You can go from freelance to full time if you have a plan. Better yet, you can achieve that goal in 99 days or less. Here’s how:
Day 1 through Day 3 – Figure Out How Much Money You Need To Make.
In order to make the leap to full-time freelancer, you need to know how much you absolutely have to make in order to support yourself. If you launch your business without having this information you run the real risk of pulling the plug on your current employment too soon. And if you make that mistake, you will run across the same coral-reef that wrecks 90% of all businesses in their first 6 months – not having enough cash flow.
The best way to know your cost of living is to start tracking it right now. I recommend that you use YNAB (You Need a Budget). I have been using this software to track my spending for several years and I just love it. But you can use any software you like – including Excel – as long as you do track your outflows.
Review your spending for the last several months (at least). Then you’ll know how much you have to make with your freelance business each month in order to go full time. You’ll also be able to make the decision (if you so choose) to cut your spending in order to make your full-time freelance dream come true that much sooner.
Day 4 through Day 8 – Is It Reasonable?
Next, figure out if your freelance business has enough potential to become a full time gig. Let’s say you want to become a full time freelance writer and that you spend, on average, $4500 a month. Assume that you get paid $100 per article. Can you write 45 articles per month? If not, can you earn more money per article? If not, you’ll find it really hard to develop this part-time gig into a full time career. It may be time to find a different occupation.
But if you can see the potential for your business, it’s time to move ahead. This is exciting!
Day – 9 through Day 15 – Plan Out What Has To Happen.
Make a list of everything that has to happen in order to realize your dream. That list might include:
a. Getting an office.
b. Finding start-up capital to get the equipment you need.
c. Hiring staff.
d. Finding more customers/clients.
e. Putting a small business bookkeeping system in place.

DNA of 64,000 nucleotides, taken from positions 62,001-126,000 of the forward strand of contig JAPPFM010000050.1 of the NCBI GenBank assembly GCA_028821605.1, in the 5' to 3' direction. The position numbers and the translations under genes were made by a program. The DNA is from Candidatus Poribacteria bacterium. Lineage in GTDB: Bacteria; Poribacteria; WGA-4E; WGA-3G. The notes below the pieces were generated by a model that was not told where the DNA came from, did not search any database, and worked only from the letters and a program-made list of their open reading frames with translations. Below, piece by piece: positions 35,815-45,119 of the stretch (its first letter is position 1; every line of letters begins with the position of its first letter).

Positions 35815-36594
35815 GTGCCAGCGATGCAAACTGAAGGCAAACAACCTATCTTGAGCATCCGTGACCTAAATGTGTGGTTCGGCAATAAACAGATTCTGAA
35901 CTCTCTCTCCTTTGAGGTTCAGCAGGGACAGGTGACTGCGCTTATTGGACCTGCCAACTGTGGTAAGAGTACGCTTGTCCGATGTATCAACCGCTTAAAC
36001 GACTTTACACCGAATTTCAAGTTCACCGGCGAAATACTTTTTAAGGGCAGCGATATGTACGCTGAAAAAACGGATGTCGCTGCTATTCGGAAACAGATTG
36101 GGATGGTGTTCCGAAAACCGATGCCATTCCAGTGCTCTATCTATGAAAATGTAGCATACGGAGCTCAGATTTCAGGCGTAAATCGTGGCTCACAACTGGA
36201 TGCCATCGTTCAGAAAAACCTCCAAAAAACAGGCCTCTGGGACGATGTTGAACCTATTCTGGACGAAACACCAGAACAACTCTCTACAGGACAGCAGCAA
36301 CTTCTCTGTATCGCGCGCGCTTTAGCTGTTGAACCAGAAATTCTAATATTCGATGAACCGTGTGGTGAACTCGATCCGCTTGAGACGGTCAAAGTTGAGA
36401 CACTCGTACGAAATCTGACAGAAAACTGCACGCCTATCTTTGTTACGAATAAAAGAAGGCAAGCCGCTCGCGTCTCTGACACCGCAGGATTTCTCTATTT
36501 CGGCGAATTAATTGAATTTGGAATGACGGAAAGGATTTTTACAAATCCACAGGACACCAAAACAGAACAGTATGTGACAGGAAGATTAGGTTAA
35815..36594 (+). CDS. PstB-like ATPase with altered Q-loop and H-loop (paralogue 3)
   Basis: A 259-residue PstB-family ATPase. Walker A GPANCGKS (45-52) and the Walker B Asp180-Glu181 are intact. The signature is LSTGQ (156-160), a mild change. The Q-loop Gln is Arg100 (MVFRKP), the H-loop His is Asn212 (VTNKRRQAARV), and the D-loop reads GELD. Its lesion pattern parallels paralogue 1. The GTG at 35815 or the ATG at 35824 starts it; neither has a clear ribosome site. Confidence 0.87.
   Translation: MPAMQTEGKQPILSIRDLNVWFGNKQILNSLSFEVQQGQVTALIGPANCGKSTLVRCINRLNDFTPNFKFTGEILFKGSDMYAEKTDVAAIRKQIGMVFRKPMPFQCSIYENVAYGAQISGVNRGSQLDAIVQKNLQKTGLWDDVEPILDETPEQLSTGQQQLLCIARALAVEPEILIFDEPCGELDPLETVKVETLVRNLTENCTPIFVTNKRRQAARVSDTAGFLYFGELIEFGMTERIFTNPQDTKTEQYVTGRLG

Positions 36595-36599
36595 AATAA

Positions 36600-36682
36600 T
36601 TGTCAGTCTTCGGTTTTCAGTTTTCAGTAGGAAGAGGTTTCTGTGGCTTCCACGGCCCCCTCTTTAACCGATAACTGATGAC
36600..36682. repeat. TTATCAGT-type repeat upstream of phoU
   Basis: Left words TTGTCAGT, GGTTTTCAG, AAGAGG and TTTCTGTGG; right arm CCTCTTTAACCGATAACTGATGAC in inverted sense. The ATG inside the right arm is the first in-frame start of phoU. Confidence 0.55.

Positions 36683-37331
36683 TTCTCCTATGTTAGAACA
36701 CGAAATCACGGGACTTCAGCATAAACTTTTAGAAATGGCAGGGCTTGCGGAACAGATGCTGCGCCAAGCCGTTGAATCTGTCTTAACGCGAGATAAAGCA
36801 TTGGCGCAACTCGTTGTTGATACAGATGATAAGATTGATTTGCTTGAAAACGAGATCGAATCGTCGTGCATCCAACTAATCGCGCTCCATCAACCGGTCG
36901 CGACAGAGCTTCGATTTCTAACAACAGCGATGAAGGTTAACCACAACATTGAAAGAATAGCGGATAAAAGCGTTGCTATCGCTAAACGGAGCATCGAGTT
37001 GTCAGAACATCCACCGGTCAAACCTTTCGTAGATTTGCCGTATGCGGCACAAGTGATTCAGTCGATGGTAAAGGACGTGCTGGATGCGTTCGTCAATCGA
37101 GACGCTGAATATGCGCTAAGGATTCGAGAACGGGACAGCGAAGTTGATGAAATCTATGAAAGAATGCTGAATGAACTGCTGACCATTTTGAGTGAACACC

Each of these topics is a post (or series of posts) unto themselves and I’ve already written about many of these. Break each goal down into actionable tasks and go for it. The good news is you can probably put most of these items in place in very little time and you can work on many of them at the same time.
Day 16 through Day 80 – Grow Your Income
Let’s assume your big obstacle is finding more demand for the services you provide. There are several easy and inexpensive (or free) ways to market your freelance business.
Start with websites like Craigslist, Fivvr, Elance and Guru.com. List your service on all these sites. Also, make sure to bid on existing jobs even if they are small. You never know what will develop.
I needed someone to design a business card for me ($65 job) 9 years ago and placed an ad through one of these sites. I found a person to do this job through the ad and she did a fantastic job. As a result I kept giving her more and more work. In fact, her role has expanded from graphics to client service administrator. At this point she’s working every week for me and I give her as many hours as she wants. This opportunity enabled her to toss her other job in favor of the freedom of having her own business.
You may not want to work for one client and you won’t have to if you work the websites I listed above (and provide really world-class service).
I found a software developer through a different site and he also delivered fantastic service and pricing. As a result, he has become an integral part of my team and I am his customer for life. Now, he turns most new business down and customers have to get on a waiting list to obtain his services – at $100 per hour.
The most important success ingredient here is to treat every client like your only one. If you agree to take on a new client, deliver 110% service and turn them into raving fans.
Day 81 – Resign
Assuming you took the steps detailed above, you could very well be at a point where your freelance business is generating enough income in order for you to quit your job and go full-time.
Notice that the big focus has to be on growing your business. Take advantage of all the avenues available to meet new clients and deliver service that far exceeds their expectations. This is the best thing you can do if you want to be a full-time freelancer in my experience.
What other steps are important for those people who want to be self-employed? If you are thinking about going this route, what is your greatest concern?